Third copyright strike for 3strikesnz

POSTED BY Rick Shera
20 February 2013

posted in l@w.geek.nz | Intellectual Property | Copyright

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The third decision of the New Zealand Copyright Tribunal under our graduated response, infringing file sharing, "3 strikes", regime has just been issued. Copy below.
It's consistent with the first two decisions, which will not make RIANZ happy I wouldn't think:

  • Clear affirmation that file sharing networks, of themselves, are not illegal. Note however that the Tribunal implies that "much of the content" on such networks is infringing (although without referencing any evidence for that statement).
  • RIANZ's attempt to again seek damages based on there being multiple infringements every time a file is made available via a P2P network, is rejected, just as it was in the first two decisions.  Noting that RIANZ had provided no evidence of actual numbers of downloads, the Tribunal refers to the submission as "guesswork" (para [23]).  As an aside, this conclusion is consistent with Cowdroy J's judgment at first instance in the leading Australian case, iiNet (see paras [279-300]), which decision was eventually upheld in the High Court of Australia.  So, only provable loss is acceptable and, on that basis, RIANZ is awarded $7.17 ($2.39 per track) under this head.
  • An applicant to the Tribunal does not get all the fees it has paid back.  The Tribunal regards the first two infringement notices sent to an account holder as educative and therefore creates a sliding scale of cost recovery.  So, instead of getting the $75 (3 x $25) cost of its 3 notices back, RIANZ receives $50.
  • RIANZ's attempted analogies to other penalty regimes both in New Zealand and overseas (e.g. driving offences) are rejected.
  • More pleasing to RIANZ however, in considering the necessity for a deterrent award, the Tribunal does take into account the fact that availability for download by others may impact the market for legitimate purchases, that the account holder had 97 other tracks being made available at the same IP address and that there are an increasing number of legitimate music services available in New Zealand.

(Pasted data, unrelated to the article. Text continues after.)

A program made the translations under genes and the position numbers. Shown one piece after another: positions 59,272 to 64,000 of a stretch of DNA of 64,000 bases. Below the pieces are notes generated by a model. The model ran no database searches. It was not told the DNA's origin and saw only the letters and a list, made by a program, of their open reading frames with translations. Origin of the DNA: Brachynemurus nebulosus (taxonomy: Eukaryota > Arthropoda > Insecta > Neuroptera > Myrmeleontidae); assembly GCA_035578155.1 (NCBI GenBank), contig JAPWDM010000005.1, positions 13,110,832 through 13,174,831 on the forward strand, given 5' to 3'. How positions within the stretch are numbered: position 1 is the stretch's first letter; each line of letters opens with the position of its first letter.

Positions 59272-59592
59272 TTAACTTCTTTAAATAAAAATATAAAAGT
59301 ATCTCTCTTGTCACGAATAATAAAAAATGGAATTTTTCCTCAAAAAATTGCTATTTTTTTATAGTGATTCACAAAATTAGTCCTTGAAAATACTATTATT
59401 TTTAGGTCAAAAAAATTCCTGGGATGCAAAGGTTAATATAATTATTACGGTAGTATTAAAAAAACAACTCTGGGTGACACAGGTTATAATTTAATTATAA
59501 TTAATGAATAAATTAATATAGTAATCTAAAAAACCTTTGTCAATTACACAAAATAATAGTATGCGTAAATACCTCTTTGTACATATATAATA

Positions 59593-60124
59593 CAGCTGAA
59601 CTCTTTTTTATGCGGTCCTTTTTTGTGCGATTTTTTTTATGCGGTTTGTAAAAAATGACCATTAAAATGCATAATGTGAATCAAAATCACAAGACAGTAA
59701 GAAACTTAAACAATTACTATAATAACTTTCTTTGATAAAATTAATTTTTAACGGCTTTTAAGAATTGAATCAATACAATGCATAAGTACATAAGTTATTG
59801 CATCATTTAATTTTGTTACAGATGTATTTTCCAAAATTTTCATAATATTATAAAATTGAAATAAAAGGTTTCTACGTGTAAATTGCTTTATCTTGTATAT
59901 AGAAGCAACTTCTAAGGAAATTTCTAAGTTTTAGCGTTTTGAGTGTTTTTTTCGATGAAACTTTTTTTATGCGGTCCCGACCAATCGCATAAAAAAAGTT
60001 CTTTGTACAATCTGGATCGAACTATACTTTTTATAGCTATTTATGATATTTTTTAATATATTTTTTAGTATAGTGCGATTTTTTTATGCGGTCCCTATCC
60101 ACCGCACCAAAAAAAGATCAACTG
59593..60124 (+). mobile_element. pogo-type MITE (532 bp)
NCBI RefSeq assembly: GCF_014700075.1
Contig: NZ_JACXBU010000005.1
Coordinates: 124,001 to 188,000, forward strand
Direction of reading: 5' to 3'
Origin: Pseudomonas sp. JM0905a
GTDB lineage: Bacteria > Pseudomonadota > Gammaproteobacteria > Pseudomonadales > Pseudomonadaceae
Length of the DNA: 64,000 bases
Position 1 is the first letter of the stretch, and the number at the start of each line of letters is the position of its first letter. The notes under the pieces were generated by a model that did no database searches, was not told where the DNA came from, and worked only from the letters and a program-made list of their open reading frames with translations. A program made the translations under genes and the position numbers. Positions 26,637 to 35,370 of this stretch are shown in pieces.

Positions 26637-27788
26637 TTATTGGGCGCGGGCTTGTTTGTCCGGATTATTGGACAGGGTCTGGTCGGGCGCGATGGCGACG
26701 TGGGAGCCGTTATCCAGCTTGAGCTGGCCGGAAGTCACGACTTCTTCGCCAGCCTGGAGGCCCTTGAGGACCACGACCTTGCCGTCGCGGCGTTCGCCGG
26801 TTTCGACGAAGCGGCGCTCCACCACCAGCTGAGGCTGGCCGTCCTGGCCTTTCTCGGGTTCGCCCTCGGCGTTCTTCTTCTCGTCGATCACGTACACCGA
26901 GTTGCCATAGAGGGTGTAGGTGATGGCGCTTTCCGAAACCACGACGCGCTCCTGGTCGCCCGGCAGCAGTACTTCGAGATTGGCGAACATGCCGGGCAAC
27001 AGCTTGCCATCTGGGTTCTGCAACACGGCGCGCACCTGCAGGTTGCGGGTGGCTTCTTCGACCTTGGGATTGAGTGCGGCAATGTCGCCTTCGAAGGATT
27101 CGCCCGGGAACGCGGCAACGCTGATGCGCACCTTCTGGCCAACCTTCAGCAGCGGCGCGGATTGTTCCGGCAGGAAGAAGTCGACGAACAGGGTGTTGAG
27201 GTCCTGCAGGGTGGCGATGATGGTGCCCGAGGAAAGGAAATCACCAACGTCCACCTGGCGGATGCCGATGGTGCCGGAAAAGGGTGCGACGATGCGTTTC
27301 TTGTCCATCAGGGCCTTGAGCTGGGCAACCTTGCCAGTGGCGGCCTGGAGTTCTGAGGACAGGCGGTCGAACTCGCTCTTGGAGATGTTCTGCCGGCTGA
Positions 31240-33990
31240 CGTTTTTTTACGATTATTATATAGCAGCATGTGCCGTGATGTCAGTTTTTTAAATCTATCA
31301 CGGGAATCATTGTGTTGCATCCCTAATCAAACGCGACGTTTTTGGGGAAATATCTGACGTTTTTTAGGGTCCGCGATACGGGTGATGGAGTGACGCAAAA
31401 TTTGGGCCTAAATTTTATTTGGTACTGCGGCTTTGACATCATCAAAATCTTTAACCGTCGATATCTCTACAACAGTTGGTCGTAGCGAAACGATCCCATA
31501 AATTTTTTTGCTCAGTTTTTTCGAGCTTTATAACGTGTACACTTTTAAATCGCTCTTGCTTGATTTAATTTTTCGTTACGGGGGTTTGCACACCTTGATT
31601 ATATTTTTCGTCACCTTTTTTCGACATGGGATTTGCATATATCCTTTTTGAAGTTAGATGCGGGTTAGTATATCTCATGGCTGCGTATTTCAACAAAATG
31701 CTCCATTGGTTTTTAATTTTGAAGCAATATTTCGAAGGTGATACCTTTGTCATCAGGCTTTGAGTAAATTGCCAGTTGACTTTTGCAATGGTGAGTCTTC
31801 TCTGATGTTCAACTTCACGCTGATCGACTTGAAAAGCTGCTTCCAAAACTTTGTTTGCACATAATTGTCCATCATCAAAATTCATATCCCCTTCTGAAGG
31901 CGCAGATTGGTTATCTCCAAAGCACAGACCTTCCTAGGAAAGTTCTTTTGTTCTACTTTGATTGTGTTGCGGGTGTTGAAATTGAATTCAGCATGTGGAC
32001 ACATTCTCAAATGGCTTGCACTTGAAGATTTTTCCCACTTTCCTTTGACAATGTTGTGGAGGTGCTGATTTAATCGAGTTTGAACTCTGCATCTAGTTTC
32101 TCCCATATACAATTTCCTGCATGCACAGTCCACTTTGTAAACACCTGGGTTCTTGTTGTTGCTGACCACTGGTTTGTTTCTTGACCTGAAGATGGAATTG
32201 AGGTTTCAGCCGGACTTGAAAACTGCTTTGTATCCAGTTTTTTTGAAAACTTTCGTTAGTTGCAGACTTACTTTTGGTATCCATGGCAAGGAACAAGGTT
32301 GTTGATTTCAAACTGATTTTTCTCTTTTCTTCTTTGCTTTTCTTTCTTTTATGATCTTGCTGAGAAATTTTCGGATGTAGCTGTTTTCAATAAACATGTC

• But, as the Tribunal points out, it is hard to attribute much in terms of flagrancy when every account holder who makes it as far as the Tribunal and is found to have infringed, will have done so on at least 3 occasions.  In other words, this alone does not justify a deterrent award for "flagrancy".
As with the first two decisions, the Tribunal is left with what appears to be a gut feel assessment of what deterrent penalty should be awarded. In this case, it lands on $180 per infringement (i.e. per track) as an appropriate deterrent amount, giving a grand total award of $797.17.  That compares with the award in the first decision of $616.57 and in the second of $557.17. 
Note that each decision has been issued by a different Tribunal member and there is no explicit reference to earlier decisions being taken into consideration in terms of penalty calculation. 
We therefore cannot yet predict what might happen in future cases and, in particular, whether deterrent penalties will increase as the enforcement end of the regime becomes more widely publicised. That would not be surprising though.

See Attached.


 
 
 
 
 

POSTED BY Rick Shera
20 February 2013

posted in l@w.geek.nzIntellectual PropertyCopyright

VIEWED 5694 TIMES

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